put up a log house, now the property of E.C.
CRISPELL; the family moving in before its completion. There
were no windows; a quilt served as a door by day, the opening
being boarded up at night to ensure the safety of the inmates
against the attacks of wild animals, and fires were built
out-of-doors to keep creatures at a distance.
Even these precautions failed to keep them away at all times,
for emboldened by hunger, or by the contemplation of a feast,
while the family were in the house, a bear came in broad
daylight and killed a hog. A gun was set, which, fortunately for
the winter's larder, was successful in killing the bear.
Neighbors were no nearer than a mile, and that not until
1823, when Samuel WALKER and wife moved in
What wonder that Mrs. MYERS was very much afraid to be left
alone, when addition to the wild beasts, it was no unfamiliar
sight to see ten or a dozen Indians filing by on their way to
the river to hunt and fish.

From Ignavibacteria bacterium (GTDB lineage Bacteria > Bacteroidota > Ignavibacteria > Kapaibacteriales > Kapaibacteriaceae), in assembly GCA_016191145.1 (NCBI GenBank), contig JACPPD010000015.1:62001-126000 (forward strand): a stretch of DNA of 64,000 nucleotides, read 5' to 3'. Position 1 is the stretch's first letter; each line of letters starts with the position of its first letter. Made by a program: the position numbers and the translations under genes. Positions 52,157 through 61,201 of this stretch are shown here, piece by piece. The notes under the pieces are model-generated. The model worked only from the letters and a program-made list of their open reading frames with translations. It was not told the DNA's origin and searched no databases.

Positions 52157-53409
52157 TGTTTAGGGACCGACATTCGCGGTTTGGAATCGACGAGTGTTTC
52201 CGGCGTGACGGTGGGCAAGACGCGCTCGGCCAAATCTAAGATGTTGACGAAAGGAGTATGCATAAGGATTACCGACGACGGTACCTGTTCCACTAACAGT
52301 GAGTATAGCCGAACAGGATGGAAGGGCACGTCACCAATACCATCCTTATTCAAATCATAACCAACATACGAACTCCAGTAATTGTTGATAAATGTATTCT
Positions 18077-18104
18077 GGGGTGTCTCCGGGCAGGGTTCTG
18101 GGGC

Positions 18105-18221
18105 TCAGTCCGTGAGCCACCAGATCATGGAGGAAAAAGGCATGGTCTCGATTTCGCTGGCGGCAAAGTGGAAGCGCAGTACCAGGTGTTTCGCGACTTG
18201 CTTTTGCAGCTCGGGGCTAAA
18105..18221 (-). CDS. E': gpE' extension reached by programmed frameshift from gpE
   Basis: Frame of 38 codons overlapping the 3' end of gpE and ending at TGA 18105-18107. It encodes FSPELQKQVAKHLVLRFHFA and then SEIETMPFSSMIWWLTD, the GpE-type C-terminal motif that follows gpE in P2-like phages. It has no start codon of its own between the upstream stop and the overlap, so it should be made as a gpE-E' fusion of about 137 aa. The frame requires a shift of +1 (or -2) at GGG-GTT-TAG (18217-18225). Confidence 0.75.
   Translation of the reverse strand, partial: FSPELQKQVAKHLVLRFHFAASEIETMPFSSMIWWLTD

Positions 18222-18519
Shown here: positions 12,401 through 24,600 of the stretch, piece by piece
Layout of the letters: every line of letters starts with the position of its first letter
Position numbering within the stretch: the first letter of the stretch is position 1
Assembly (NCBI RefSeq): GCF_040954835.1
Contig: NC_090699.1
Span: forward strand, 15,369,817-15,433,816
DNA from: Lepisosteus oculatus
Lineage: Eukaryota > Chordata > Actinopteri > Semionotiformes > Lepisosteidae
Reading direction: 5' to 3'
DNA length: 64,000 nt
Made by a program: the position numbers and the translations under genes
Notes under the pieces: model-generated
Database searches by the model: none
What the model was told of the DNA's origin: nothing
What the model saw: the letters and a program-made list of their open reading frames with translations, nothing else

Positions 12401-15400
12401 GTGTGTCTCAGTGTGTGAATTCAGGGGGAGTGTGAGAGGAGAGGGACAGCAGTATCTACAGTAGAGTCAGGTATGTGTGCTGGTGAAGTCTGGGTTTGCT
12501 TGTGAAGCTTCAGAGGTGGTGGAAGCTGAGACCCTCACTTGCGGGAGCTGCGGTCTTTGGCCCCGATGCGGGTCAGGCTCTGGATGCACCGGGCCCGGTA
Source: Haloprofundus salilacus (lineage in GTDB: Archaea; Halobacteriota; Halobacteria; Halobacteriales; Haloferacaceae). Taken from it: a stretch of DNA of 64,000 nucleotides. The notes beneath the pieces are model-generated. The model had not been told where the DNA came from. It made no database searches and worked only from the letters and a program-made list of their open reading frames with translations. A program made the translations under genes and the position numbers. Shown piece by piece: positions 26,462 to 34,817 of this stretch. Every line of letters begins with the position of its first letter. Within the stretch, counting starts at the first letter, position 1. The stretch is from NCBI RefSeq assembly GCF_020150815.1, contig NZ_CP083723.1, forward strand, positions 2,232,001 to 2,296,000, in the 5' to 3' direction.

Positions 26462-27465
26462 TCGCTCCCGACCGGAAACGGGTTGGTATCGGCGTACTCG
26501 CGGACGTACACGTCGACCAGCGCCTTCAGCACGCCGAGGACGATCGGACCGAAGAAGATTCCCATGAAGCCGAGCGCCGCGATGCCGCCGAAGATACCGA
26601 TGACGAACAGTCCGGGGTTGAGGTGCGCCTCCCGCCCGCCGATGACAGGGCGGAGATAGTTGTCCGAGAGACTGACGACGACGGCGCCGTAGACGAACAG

This pioneer mother, Rebecca WALKER MYERS
was born in Georgetown, Va., and died in Hudson, 1879, aged
eighty-three. Of her five daughters all are living, above the
age of sixty, only one of whom resides in Streetsboro;
Elizabeth, Mrs. D.F. McGREW, from whom and her sister Lucinda,
Mrs. Benjamin DeHAVEN of Northfield, O. we have received this
The third settler, Isaac STREATOR, in
1824, built a log house upon the farm now owned by Miss Emma D.
PATTERSON, and in March of that year,
Susan STREATOR, Isaac's daughter, then a girl of sixteen, came
to keep house for her father and brother, Alpheus, while they
cleared four acres of ground, planting it to corn.
That accomplished, they returned to their home in Aurora,
leaving the young girl to her spinning and the care of the crop,
which needed constant watchfulness to preserve it from the
depredations of the wild hogs, then a numerous, savage horde.
Wolves, too came to the very doors snarling and snapping their
One day, while alone, Susan took a walk of about half a mile
into the woods east of the house, coming to a fallen tree, lying
well up from the ground; she placed her hands upon it, gave a
spring, alighting on her feet upon the log, and was astonished
to see confronting her a man upon horseback, who looked up
smilingly into her face and said "Little girl, I guess you are
lost," to which she replied, "No, I am not," when he informed
that anyway he was, and did not know which way to go. She gave
him the direction desired, he thanked her and rode away, to her
Afterward, telling her father of the meeting with the
stranger, he told her the man was Jim BROWN
the counterfeiter who had been living in the woods all summer.